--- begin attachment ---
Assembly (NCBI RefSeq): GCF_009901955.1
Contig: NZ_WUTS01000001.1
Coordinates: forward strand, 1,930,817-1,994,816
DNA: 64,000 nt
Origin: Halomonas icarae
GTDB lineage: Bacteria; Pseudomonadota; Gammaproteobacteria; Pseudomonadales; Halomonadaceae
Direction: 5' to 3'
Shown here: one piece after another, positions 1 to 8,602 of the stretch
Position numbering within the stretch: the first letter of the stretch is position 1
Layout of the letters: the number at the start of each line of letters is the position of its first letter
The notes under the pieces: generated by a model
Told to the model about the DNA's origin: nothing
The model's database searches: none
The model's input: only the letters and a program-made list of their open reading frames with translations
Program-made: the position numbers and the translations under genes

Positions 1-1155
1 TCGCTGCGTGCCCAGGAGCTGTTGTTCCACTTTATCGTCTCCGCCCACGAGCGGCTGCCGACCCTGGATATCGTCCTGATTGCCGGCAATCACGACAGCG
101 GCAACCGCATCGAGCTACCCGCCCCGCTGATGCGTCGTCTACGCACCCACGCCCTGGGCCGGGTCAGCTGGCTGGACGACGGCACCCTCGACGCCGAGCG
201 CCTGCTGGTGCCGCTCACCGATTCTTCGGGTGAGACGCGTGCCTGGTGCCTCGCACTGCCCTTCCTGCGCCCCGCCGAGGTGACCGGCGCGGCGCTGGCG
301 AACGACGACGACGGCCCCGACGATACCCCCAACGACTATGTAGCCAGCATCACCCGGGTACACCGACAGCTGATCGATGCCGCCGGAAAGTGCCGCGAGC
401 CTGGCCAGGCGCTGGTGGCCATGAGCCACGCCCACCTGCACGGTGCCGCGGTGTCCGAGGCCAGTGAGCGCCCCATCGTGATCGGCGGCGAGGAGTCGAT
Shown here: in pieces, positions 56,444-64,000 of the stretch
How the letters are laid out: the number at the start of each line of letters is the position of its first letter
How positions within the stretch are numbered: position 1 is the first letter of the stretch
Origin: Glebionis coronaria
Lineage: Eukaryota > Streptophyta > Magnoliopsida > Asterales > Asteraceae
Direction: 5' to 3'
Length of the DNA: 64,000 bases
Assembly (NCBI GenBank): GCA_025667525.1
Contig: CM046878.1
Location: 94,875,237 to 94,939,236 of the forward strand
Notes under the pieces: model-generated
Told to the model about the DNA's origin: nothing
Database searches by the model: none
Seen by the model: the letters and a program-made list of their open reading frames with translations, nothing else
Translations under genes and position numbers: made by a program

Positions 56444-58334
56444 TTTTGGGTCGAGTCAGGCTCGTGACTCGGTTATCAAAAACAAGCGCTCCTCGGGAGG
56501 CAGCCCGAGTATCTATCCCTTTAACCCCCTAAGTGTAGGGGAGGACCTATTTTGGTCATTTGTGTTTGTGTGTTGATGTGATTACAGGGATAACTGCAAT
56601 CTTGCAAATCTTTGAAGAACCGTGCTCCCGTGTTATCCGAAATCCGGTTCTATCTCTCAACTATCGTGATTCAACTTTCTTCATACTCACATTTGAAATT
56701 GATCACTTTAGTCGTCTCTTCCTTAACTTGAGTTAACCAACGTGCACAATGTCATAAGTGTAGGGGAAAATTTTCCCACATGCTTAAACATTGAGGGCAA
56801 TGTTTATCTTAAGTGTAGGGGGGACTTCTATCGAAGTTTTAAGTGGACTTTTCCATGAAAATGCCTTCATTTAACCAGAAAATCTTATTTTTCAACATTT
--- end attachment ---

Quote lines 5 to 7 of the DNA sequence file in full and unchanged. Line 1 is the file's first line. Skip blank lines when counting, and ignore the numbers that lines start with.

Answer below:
Origin: Halomonas icarae
GTDB lineage: Bacteria; Pseudomonadota; Gammaproteobacteria; Pseudomonadales; Halomonadaceae
Direction: 5' to 3'